By Celine Liu (15A01E), Michelle Zhu (15A01B), and Nai Jie Lin (15A13A)
Kaleidos – from Ancient Greek Kalos, meaning beautiful, and eidos, meaning form.
We are all aware of that which we call a kaleidoscope, a narrow, enclosed tube filled with beads and pebbles and other beautiful things all crammed and packed into a mangled mess of colour that, when observed, launches into a medley of brilliant light. Kaleidos 2014, a time once so woefully dreaded and eagerly anticipated, has come to a close after 4 short days and an even shorter weekend packed with new experiences, new memories and new friendships.
Or so that’s the plan.
Though to the casual observer orientation must have seemed a jumble of energy, excitement and light, for some of us more inconspicuous pebbles in the midst this was far from the case. Being surrounded by people seemingly on a constant, albeit rather artificial high- the energy can become exhausting, the excitement forced and the light- blinding.
What is an introvert?An oft-seen term that’s frequently tossed around and loudly (and ironically) claimed on the internet. Yet putting the ‘introvert pride’ debate aside, an introvert is simply a person who gains energy by being alone, and expands energy when communicating and interacting with others. By that definition, orientation must of course seem like every introvert’s worst nightmare, when one is literally surrounded by strangers sunrise to sunset. But that does not necessarily have to be the case. While eliminating the socializing aspect of orientation may defeat the purpose of orientation itself, there are still many ways in which one may fulfill the aims of orientation, that is, initiation into a new community, without systematically excluding the needs of those who are not content with relationships formed over the span of 4 days and a lot of adrenaline.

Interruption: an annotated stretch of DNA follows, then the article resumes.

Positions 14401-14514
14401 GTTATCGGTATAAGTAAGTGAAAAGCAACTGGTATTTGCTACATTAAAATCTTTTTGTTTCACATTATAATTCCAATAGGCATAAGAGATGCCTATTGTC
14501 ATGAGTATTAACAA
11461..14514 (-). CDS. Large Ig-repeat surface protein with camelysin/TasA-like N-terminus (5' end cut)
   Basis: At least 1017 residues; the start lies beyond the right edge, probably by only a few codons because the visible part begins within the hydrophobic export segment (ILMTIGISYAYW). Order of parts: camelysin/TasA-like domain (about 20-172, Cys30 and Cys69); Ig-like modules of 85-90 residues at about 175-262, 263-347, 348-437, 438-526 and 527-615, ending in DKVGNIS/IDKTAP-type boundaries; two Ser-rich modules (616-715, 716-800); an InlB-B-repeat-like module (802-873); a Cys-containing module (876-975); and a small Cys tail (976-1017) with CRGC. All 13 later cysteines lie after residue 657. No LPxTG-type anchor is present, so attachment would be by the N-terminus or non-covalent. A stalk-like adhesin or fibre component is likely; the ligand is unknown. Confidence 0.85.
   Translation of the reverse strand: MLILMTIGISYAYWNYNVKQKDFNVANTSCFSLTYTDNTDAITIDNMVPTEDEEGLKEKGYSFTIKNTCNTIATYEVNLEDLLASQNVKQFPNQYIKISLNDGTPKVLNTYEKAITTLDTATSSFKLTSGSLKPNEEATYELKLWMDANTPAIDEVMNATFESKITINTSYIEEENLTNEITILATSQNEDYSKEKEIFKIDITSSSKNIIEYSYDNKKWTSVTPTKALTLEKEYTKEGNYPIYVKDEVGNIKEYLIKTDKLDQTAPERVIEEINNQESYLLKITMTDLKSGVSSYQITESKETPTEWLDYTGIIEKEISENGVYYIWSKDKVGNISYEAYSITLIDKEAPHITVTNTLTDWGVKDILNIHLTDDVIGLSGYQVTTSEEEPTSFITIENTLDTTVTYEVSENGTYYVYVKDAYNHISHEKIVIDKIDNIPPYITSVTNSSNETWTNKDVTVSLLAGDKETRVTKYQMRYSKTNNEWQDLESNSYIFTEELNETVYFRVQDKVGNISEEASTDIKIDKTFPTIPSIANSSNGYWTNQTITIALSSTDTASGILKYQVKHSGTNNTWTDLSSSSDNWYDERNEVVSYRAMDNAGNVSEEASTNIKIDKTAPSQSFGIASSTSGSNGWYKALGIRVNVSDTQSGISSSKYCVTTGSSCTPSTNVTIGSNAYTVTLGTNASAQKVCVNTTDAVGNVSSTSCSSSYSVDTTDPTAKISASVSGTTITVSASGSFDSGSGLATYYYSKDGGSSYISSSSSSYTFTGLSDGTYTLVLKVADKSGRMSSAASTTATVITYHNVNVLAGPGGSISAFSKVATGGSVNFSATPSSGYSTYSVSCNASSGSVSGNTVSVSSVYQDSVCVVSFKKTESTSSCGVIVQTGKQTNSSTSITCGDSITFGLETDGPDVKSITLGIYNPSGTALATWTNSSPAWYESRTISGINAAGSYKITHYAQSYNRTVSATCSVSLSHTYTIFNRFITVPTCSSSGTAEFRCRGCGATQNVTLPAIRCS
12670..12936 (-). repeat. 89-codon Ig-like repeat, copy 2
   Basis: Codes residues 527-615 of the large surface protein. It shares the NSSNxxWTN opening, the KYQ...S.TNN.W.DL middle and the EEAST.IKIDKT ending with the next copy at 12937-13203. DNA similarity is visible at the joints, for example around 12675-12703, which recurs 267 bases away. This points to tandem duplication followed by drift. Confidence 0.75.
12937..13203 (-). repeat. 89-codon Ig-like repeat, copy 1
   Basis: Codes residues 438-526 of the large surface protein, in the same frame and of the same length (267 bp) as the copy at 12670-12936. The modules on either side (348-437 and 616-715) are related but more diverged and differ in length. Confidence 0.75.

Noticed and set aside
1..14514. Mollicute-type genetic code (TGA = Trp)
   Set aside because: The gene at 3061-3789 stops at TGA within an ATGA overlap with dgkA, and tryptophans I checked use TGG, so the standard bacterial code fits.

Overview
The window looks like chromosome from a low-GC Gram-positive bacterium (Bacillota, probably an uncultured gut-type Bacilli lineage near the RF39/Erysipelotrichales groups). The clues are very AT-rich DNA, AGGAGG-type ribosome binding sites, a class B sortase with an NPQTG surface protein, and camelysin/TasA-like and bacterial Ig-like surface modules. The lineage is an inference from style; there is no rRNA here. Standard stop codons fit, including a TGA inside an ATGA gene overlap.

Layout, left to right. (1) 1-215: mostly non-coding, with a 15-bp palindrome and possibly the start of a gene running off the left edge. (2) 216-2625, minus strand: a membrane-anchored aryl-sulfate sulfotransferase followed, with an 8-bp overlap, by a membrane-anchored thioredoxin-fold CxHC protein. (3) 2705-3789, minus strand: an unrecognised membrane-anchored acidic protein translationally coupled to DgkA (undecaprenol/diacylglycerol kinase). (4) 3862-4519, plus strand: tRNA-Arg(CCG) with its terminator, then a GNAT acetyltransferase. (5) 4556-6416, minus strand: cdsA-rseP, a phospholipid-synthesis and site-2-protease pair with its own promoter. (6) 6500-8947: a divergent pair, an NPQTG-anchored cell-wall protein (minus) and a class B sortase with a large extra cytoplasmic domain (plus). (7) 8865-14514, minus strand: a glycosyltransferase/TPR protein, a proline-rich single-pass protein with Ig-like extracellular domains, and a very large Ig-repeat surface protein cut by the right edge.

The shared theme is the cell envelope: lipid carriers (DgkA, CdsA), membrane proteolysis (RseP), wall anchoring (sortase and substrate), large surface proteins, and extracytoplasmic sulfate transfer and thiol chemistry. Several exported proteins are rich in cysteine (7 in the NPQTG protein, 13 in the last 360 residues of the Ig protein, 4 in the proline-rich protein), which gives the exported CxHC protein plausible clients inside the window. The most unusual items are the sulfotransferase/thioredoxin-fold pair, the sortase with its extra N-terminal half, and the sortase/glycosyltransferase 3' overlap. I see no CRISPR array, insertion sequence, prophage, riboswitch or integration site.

Something that most may agree on, yet few dare to say, is that orientation can be rather superficial, a fact that can be ascertained by the sobering small number of OGs that manage to stay together throughout the two short years in JC. Despite the various OG ‘bonding’ activities and the copious amount of time spent together, it seems I’ve come away from orientation knowing absolutely nothing about anyone. And before an angry mob descends upon me in protest, I would just like you to stop and think for a moment about how much you truly know about your OG mates. What are their hopes, their stories, their fears, their loves? And no, whom they choose to shoot, shag, or marry doesn’t count. While we applaud the efforts of some OGLs to initiate ‘H2HT’s within the OG, the whole idea of forcing a connection can be rather oxymoronic.
Perhaps the real issue here can be put across by a Year Five, who commented that “I am more comfortable knowing a person before choosing to spend time with them because I know I will enjoy it, which is the opposite of orientation.” Personally, I have no qualms about being chummy with people I’ve only just met, but many people fail to realize that this may cause some discomfort amongst introverts who prefer interacting with people within their own comfort zone, and that comfort zone takes time to expand to accommodate new people – time which we don’t have.